December 27, 1974  Dennis and Linda GingerichAs a 21 year old, I stood expectantly at the front of a church filled with family and friends, vowing to love my college sweetheart until “death do us part.” Then the reception and away Linda Augsburger and I went on a much anticipated honeymoon. I thought I couldn’t love this woman any more than that night – December 27, 1974.

We just celebrated our 40th wedding anniversary and some have asked me how we survived four decades of marriage. We didn’t survive. Instead, we found a way to thrive. Honestly, I would have never dreamed how much more I love Linda now than I did that night forty years ago.

So, here are five things I’ve learned that lead to a thriving marriage:

Learn to Love with Intentionally – We all tend to look for love in dramatic and epic ways. But usually, love plays itself out in lots of unremarkable ways: putting the toilet seat down, picking up your socks, a tender touch, ignoring a snarky comment, taking out the trash, offering to do the dishes or sharing the last cookie. It’s the little loving decisions we intentionally make every day where love is being forged in our hearts and our marriages are being transformed to become what we long for.

IMG_2270Learn the Language – We all have a love language. Dr. Gary Chapman researched, articulated and popularized the idea a while ago. I read the first version of The Five Love Languages when it was released in 1992. Yet, not until a few months ago, did I realize how negligent I was in speaking my wife’s top love language. Intentionally speaking her number one love language has made such a positive difference. My advice. Learn it sooner. Speak it often.

Learn to GiveTwo ways. Generosity. Flexibility. Marriage takes oodles of both. Self-centered living leads to empty love tanks, resentment, bitterness and worse. Survival will be the best outcome. A thriving marriage always includes openhandedness and bighearted attitudes and actions. A flourishing relationship has elasticity, willingness to adjust and adapt to uniquenesses, and yes, even idiosyncrasies.

IMG_2267Learn that Little Things Matter – It’s not the enormous things that impress as much as the diminutive things. When I rented a limo to drive us to our 40th anniversary dinner, Linda was pretty surprised. But what touched her the most were the little things—a card, a rose for each decade, her favorite three-berry wine, and the engraved champagne glasses from our wedding—all waiting for her inside the limo when it pulled up in front of our house. The fact that I even thought about it, and then prearranged and executed the plan, scored gigantic points with her. Listen up guys. A single rose twelve times a year for no particular reason speaks a lot louder than a dozen roses one time a year for an obvious reason.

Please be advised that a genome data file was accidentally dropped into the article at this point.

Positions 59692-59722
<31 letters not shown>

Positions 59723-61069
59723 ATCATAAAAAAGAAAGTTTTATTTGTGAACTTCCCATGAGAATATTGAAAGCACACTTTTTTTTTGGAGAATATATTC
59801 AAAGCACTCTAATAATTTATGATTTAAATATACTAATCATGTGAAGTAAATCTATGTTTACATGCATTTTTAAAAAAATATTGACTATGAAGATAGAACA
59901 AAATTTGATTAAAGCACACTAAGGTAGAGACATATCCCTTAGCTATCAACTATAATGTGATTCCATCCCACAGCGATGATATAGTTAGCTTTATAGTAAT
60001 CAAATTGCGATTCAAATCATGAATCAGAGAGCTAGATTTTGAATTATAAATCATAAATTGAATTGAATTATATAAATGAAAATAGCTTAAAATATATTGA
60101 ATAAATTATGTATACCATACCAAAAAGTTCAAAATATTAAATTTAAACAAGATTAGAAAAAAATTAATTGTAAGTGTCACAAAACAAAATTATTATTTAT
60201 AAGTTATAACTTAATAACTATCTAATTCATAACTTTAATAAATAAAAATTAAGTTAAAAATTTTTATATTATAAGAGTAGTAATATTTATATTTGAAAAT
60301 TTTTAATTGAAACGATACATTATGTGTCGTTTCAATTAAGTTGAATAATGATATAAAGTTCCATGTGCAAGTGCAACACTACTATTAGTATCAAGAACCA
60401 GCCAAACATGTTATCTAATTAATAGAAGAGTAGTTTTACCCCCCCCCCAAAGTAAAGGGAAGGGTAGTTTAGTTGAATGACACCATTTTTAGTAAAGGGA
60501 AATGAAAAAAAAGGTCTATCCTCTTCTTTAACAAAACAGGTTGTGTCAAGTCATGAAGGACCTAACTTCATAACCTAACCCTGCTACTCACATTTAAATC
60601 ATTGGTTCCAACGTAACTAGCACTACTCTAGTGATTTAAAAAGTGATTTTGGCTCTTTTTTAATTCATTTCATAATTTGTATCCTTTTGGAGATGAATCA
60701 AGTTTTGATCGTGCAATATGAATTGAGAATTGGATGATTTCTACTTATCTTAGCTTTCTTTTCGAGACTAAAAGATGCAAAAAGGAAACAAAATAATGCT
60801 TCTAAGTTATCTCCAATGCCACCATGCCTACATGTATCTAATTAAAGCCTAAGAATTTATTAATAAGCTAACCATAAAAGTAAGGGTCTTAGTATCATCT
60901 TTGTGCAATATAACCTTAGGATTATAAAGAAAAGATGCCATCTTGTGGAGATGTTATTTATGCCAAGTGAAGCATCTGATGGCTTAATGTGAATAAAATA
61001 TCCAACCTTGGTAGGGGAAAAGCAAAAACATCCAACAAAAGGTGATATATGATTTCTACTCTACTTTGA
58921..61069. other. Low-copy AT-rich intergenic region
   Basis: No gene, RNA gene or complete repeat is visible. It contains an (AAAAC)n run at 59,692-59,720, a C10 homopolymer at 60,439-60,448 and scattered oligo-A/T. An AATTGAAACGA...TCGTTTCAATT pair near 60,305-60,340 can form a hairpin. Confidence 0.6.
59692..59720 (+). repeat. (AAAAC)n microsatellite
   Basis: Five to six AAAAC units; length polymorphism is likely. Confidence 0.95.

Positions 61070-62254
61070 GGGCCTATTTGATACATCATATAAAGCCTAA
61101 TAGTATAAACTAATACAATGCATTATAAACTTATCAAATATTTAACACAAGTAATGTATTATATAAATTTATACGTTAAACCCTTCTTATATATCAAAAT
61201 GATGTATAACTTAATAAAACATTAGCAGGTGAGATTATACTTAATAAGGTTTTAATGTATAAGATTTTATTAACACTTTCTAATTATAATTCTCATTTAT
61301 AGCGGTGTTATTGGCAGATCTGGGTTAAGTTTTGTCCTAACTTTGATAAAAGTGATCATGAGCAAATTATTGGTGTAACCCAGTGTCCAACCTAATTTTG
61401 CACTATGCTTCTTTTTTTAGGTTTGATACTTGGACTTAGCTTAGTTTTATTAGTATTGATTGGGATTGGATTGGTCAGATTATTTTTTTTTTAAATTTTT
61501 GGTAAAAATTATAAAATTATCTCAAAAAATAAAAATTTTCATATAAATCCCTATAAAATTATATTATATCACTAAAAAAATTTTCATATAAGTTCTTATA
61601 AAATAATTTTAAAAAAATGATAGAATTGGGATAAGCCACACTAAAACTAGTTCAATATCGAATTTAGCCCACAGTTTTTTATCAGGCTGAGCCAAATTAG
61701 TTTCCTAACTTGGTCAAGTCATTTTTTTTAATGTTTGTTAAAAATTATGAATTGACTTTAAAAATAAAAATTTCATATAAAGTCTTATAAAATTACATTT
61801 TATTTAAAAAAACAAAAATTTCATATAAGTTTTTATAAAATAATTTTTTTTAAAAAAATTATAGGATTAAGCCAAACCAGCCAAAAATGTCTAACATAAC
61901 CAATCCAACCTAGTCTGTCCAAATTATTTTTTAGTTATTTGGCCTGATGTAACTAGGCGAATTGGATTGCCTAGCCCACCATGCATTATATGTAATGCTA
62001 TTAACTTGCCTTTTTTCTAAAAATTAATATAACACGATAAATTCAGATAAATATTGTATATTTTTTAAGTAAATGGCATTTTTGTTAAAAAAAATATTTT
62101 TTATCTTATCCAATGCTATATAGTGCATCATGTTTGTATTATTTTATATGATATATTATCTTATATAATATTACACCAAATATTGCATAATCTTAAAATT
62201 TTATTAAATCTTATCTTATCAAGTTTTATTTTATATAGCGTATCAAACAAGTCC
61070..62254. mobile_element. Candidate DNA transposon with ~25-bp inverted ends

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Learn to know the Ultimate Lover – The ultimate lover gave us the ultimate definition of love in this oft-quoted passage, “Love is patient, love is kind. It does not envy, it does not boast, it is not proud. It is not rude, it is not self-seeking, it is not easily angered, it keeps no record of wrongs. Love does not delight in evil but rejoices with the truth. It always protects, always trusts, always hopes, always perseveres.” (1 Corinthians 13:4-7). It’s impossible to give away what you haven’t received yet. A thriving long-term marriage takes loads of supernatural love. It’s hard to survive four decades in a marriage if you always react at the level the other person gives. God’s incredible grace that “loved us while we were yet sinners” (Romans 5:8) has to be proactive in giving love from a supernatural source, not just human effort. Get to know the Ultimate Lover and you’ll become a much better lover!

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QUESTION: What would be a sixth learning you would add? Share it below. Thanks!



6 responses to 5 Things to Help Your Marriage Thrive

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